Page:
Gitwangak Battle Hill National Historic Site was designated a national historic site in 1971 to commemorate the significance of the eighteenth century Gitwangak hill top fort, and for the site’s association with Gitwangak adaawak (history) which recalls the epic battles of the legendary warrior Chief Nekt who fought to gain control of the network of lucrative trading trails from the Nass to the Kitimat Rivers. According to Gitwangak adaawak, the defensive fortifications were constructed by Chief Nekt. The battle hill fortification contained five cedar-planked longhouses, constructed on the summit of a hill and enclosed by a palisade. Archaeological research suggests that the site had been occupied for at least a century when, around 1835, it was burned and abandoned.

In 1981 the National Historic Site designation was expanded to recognize the national historic significance of the Gitwangak Xwtsaan (totem poles) located about five kilometres south, in the First Nations community of Gitwangak, British Columbia. The poles are owned by the Gitwangak Band Council.

Gitwangak Battle Hill National Historic Site is located in Kitwanga, British Columbia, adjacent to Xdi Dax (Kitwanga River), about five kilometres north of Gitwangak. It is a self-interpreted site, including a trail and tri-lingual interpretive panels that were developed with members of the Gitwangak First Nation and representatives of the Nekt family.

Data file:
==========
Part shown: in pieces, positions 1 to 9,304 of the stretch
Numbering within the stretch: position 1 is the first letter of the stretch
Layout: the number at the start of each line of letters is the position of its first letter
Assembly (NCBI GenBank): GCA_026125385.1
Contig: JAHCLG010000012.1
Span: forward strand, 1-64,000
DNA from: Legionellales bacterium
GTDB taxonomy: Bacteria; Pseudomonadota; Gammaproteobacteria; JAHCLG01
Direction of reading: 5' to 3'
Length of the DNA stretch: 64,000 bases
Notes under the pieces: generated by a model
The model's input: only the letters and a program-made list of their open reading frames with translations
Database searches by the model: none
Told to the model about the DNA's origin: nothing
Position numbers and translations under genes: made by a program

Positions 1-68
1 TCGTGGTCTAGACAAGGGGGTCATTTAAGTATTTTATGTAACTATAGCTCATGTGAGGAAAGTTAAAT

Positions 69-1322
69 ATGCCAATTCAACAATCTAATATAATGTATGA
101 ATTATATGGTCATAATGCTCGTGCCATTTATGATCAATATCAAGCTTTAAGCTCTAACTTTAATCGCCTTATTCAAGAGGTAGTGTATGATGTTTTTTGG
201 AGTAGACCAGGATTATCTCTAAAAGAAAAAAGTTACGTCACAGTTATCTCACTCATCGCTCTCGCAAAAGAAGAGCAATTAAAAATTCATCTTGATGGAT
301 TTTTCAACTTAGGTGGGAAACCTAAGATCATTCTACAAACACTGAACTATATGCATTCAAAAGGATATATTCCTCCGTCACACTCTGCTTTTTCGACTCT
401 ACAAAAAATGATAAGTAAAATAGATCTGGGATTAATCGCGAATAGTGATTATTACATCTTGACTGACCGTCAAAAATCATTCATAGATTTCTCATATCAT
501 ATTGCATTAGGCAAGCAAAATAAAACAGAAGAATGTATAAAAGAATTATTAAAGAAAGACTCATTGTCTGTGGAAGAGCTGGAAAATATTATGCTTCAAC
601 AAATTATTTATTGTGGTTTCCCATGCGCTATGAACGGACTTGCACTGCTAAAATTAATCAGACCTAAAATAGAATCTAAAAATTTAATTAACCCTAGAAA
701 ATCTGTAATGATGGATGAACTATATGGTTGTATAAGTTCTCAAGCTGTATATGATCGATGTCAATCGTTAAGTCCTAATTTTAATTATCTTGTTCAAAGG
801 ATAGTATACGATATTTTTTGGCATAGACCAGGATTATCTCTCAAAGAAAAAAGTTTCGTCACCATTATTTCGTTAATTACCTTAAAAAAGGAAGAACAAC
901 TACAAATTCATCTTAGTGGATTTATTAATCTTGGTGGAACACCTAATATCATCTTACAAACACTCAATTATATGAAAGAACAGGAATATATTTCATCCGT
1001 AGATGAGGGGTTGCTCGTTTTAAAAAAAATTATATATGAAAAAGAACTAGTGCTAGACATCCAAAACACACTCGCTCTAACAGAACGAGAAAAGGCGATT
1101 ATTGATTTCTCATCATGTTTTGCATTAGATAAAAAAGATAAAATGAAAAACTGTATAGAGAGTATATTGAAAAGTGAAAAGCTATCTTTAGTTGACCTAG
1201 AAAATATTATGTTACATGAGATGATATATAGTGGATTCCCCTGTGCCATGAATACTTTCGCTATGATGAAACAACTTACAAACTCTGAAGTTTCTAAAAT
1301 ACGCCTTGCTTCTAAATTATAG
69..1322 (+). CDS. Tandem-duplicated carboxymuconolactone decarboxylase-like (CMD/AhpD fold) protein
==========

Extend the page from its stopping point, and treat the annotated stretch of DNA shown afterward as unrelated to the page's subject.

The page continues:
Originally, the site was recommended to the Minister for designation as “Fort Kitwanga” by the Historic Sites and Monuments Board of Canada. In 2006, the site was officially renamed “Gitwangak Battle Hill National Historic Site” at the request of the Gitwangak Band Council, the main point of contact for the First Nation at that time.

This current management statement has been developed with input and support from an advisory committee comprised of members of the Simgiget’m Gitwangak Society (hereditary leaders). The Simgiget’m Gitwangak Society was established in 2015 and is responsible for management of all lands, waters and resources within Gitwangak traditional territory outside the boundaries of the Gitwangak Reserve.

During the development of this management statement, the advisory committee requested the official name “Gitwangak Battle Hill National Historic Site” be revised to “Gitwangak Ta’awdzep National Historic Site”. The change reflects the substitution of the Gitxsan word (ta’awdzep) for the English version (battle hill). While the process for renaming a national historic site is outside the authority of Parks Canada and this management statement, “Gitwangak Ta’awdzep National Historic Site” will be used through the remainder of this document to reflect the intent for this process to be undertaken.

Management Objectives

The following section outlines the strategic direction for the management of Gitwangak Ta’awdzep National Historic Site over the next 10 years. Parks Canada will maintain an open dialogue on the implementation of this management statement, to ensure that it remains relevant and meaningful.

Parks Canada will meet annually with the Simgiget’m Gitwangak Society to seek input on work plans that will achieve the objectives of this management statement.